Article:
Carrie Breton, ScD
Professor of Preventive Medicine, Keck School of Medicine
Director of the Maternal and Developmental Risks from Environmental and Social Stressors (MADRES)
Carrie Breton, ScD, is Professor of Preventive Medicine at the Keck School of Medicine of USC and is Director of the Maternal And Developmental Risks from Environmental and Social Stressors (MADRES) Center for Environmental Health Disparities. She also co-directs the USC program site for the Environmental Influences on Child Health Outcomes (ECHO) national NIH program. Dr. Breton’s work addresses the interplay between genetics, epigenetics and susceptibility to environmental exposures such as air pollution and tobacco smoke on health outcomes in children. Her work in the MADRES Center examines whether pre- and postpartum environmental exposures, coupled with exposures to psychosocial and built environment stressors, affect maternal and child cardiometabolic health outcomes, including perturbed infant growth trajectories and increased childhood obesity risk. Her work in ECHO takes a multigenerational life course approach to studying the contribution of the environment to the developmental origins of childhood and emerging adult respiratory and metabolic health. She has conducted several other studies investigating how environmental exposures alter epigenetic profiles in newborns and young children, and what roles those changes play in underlying disease risk.
Websites: Faculty Profile, Google Scholar, MADRES Center Website
Areas of Research:
- Investigating the interplay between genetics, epigenetics and susceptibility to environmental exposures such as air pollution and tobacco smoke on health outcomes in children.
- Understanding how environmental exposures before and during pregnancy affect maternal and child cardiometabolic health outcomes, including perturbed infant growth trajectories and increased childhood obesity risk.
- Evaluating the complex interactions between environmental exposures and psychosocial and built environment stressors on maternal and child health.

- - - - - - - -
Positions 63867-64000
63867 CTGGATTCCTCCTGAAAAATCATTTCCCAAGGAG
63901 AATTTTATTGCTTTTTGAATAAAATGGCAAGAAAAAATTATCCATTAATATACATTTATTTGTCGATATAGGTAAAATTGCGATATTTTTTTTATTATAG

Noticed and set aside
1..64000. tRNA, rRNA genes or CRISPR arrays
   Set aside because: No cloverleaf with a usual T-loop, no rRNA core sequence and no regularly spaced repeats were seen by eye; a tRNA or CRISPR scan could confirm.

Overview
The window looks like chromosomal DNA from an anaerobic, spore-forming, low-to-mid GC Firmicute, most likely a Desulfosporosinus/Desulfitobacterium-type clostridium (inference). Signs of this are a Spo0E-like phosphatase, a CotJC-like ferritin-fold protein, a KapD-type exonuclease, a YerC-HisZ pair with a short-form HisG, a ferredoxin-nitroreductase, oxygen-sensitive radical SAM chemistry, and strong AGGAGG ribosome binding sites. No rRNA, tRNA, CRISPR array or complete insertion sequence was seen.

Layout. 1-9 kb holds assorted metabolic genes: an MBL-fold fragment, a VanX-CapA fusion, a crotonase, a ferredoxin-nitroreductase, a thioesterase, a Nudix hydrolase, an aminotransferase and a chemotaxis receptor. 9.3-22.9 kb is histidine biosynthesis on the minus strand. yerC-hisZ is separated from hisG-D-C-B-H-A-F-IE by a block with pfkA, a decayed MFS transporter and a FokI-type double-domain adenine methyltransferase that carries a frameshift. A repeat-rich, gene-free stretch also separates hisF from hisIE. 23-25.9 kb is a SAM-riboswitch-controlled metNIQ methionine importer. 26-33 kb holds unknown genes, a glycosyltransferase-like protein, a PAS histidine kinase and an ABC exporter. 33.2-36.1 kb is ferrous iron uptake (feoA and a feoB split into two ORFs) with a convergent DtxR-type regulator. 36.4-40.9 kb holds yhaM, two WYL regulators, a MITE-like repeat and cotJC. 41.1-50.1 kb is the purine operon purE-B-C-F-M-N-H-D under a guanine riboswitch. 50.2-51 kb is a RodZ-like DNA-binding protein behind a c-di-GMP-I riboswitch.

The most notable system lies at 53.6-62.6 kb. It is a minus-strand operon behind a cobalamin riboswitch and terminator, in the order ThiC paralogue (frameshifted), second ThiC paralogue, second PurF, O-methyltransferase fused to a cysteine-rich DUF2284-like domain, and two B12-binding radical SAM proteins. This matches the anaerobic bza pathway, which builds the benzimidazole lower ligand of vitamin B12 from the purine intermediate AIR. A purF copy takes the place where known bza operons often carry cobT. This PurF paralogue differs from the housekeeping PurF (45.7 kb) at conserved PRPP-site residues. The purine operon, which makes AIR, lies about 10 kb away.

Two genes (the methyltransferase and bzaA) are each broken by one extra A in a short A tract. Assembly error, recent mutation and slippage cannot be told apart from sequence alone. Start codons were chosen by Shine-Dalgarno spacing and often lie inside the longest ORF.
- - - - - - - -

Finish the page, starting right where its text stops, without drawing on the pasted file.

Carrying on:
- Investigating the role of epigenomics in environmental health related disease.
EH MATTERS Internship Description: Research interns will have opportunities to work on projects related to the MADRES study and may include broad topics related to study design and cohort implementation, literature reviews and presentations, science communication, as well as more specialized laboratory techniques related to epigenetics for human studies and data analysis. Interns will have the opportunity to join working group meetings and participate in mentoring activities related to their fields of interest as desired.
- Alderete TL, Song A, Bastain T, Habre R, Toledo-Corral C, Lurmann F, Gilliland FD, Breton CV. Associations Between Prenatal Traffic-Related Air Pollution Exposure with Cord Blood Metabolic Markers and Infant Weight. Pediatric Obesity. Accepted Aug 20, 2017 DOI:10.1111/ijpo.12248. PMID: 29098799; PMCID: PMC5934325.
- Howe CG, Eckel SP, Habre R, Gao L, Lurmann FW, Gilliland FD, Breton CV. Association of Prenatal Exposure to Ambient and Traffic-Related Air Pollution with Newborn Thyroid Function: Findings from the Children’s Health Study. JAMA Open Network 2018;1(5):e182172. doi:10.1001/jamanetworkopen.2018.2172 PMID: 30646156; PMCID:PMC6324507.
- Howe CG, Briggs C, Cox B, Jungius J, Kvist T, Lent S, Miles HE, Salas Díaz LA, Starling AP, Yousefi P, Ladd-Acosta C, Binder EB, Czamara D, Dabelea D, Ghantous A, Kajantie E, Lahti JMT, Lawlor DA, Pizzi C, Plusquin M, Räikkönen K, Relton CL, Sharp G, Sunyer J, Vrijheid M, Zhang W, Hivert MF, Breton CV. Maternal Gestational Diabetes and Newborn DNAMethylation: Findings From the Pregnancy and Childhood Epigenetics Consortium. Diabetes Care 2020 Jan; 43(1):98-105. PMID: 31601636. PMCID: PMC6925578.
- Breton CV, Landon R, Kahn L, Bosquet M, Peterson A, Batain T, Braun J, Comstock S, Duarte C, Hipwell A, Ji H, LaSalle J, Miller R, Musci R, Posner J, Schmidt R, Suglia SF, Tung I, Weisenberger D, Zhu Y, Fry. R. Exploring evidence for epigenetic regulation of environmental influences on child health across generations. Communications Biology 2021 June 22 (4) 769. DOI: 10.1038/s42003-021-02316-6.
- Bermudez Foley H, Howe CG, Eckel SP, Chavez T, Gevorkian L, Granada Reyes E, Kapanke B, Martinez D, Xue S, Suglia SF, Bastain TM, Marsit C, Breton CV. Extracellular vesicle-enriched miRNA profiles across pregnancy in the MADRES cohort. PLoS One 2021 May 12:16(5):e0251259. DOI: 10.1371/journal.pone.0251259. eCollection 2021. PMID: 33979365